Fletcher Cox showed up this week for the Eagles’ mandatory minicamp without a new long-term deal.
But will he show up to training camp in the summer without one?
“You know, I'm just hoping it gets done,” Pederson said before practice Tuesday. “Bottom line: let's get it done and let's get in here. And he wants to be here. He misses the guys. You can tell. He misses – and Darren [Sproles is] the same way. Anybody that's been in a locker room before understands what team is all about. These two guys miss the guys, and they want to be here, so I'm fully confident that something will be done before camp.”
Complete coverage of the Philadelphia Eagles and their NFL rivals from NBC Sports Philadelphia.
Cox, 25, released a statement late Tuesday morning, saying he was happy to be back with the team and wouldn’t answer questions about his time away during OTAs or his contract status. Apparently, Cox wasn’t interesting in answering questions at all. He didn’t show up in the locker room until reporters were being ushered out, so he was unavailable for comment, as was Darren Sproles, who also showed up to minicamp after missing the voluntary portion of OTAs (see story).
But Pederson was asked if he will try to convince Cox to come to camp in late July, even without a new contract, which is expected to be worth around $50-60 million guaranteed. That’s when Pederson said he’s hoping a deal gets done.
According to Pederson, Cox didn’t explain his absence from OTAs and the head coach didn’t ask him to.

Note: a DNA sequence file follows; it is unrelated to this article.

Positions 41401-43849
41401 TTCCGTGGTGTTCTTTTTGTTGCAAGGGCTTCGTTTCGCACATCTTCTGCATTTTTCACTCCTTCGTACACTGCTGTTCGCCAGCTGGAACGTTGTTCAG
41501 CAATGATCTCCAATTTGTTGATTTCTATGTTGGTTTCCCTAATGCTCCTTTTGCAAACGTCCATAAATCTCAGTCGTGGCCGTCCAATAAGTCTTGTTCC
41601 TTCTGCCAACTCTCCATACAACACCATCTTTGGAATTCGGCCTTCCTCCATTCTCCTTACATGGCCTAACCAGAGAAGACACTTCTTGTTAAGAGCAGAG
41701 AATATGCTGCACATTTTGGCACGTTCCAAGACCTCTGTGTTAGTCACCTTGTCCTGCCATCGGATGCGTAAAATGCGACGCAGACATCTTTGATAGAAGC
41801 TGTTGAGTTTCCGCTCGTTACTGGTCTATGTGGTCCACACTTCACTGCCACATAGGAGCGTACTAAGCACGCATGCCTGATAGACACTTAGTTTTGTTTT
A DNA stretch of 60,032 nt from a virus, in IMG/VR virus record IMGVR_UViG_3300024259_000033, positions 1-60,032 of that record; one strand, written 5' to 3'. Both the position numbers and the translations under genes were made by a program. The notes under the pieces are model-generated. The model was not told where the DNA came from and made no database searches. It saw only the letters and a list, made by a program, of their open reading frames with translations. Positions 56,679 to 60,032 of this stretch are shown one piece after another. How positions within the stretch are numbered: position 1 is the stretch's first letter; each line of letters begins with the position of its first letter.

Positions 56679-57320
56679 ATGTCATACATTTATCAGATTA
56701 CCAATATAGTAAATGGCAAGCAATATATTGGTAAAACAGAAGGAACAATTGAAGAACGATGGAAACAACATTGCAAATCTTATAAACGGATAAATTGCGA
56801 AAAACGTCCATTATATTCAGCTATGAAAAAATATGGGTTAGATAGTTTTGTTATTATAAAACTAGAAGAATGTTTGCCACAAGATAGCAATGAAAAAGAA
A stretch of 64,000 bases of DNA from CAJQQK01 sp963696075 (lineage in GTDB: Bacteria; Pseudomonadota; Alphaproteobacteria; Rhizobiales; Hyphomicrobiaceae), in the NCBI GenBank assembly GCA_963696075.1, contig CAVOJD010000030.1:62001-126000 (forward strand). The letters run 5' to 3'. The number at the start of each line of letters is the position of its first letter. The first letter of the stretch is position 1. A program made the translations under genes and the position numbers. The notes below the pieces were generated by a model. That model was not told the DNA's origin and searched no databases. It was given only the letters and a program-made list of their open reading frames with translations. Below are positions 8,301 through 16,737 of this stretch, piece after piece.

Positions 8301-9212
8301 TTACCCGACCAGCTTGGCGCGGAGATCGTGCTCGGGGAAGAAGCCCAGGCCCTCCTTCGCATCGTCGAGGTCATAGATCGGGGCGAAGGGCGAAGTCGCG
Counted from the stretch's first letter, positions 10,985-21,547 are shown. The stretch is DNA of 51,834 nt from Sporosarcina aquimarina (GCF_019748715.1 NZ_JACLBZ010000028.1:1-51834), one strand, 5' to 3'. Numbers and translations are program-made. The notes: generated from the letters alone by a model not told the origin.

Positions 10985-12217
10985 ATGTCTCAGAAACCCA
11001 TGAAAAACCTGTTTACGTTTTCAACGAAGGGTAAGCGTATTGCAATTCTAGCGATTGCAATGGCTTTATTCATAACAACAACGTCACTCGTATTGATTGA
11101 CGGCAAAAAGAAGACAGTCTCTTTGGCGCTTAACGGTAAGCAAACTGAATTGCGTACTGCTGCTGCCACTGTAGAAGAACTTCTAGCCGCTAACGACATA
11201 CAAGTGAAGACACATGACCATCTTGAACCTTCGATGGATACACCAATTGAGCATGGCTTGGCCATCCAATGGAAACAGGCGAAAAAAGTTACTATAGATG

While Cox was on the field for Tuesday afternoon’s lengthy practice, the Pro Bowl lineman was limited and didn’t participate in team drills. Pederson claimed that was his decision and not Cox’s or his agent’s. If Cox were to get hurt without a new contract, he would stand to lose a ton of money.
“He's coming back and we want him to be in the meetings, we want him to go through the walk-throughs and we want him to get as many mental reps this week as [he] can,” Pederson said. “We understand that not being here — I don't want to put him out there and risk injury. I mean, he's definitely a big part of this football team and now is not the time to see exactly what he can do, because he's proven that.”
Pederson, when asked, said he won’t be involved in any of Cox’s contract talks; he’ll leave that to vice president of football operations – and de facto general manager – Howie Roseman.
One of the defensive and team leaders, Malcolm Jenkins, said Cox’s teammates understand why he missed the voluntary portion of the offseason and generally understand when a player has to deal with something, like a contract dispute, away form the field.
“It’s good to have him back,” Jenkins said. “He seemed eager to get back to work and happy to be back around the fellas. It’s good to have him back in the locker room.”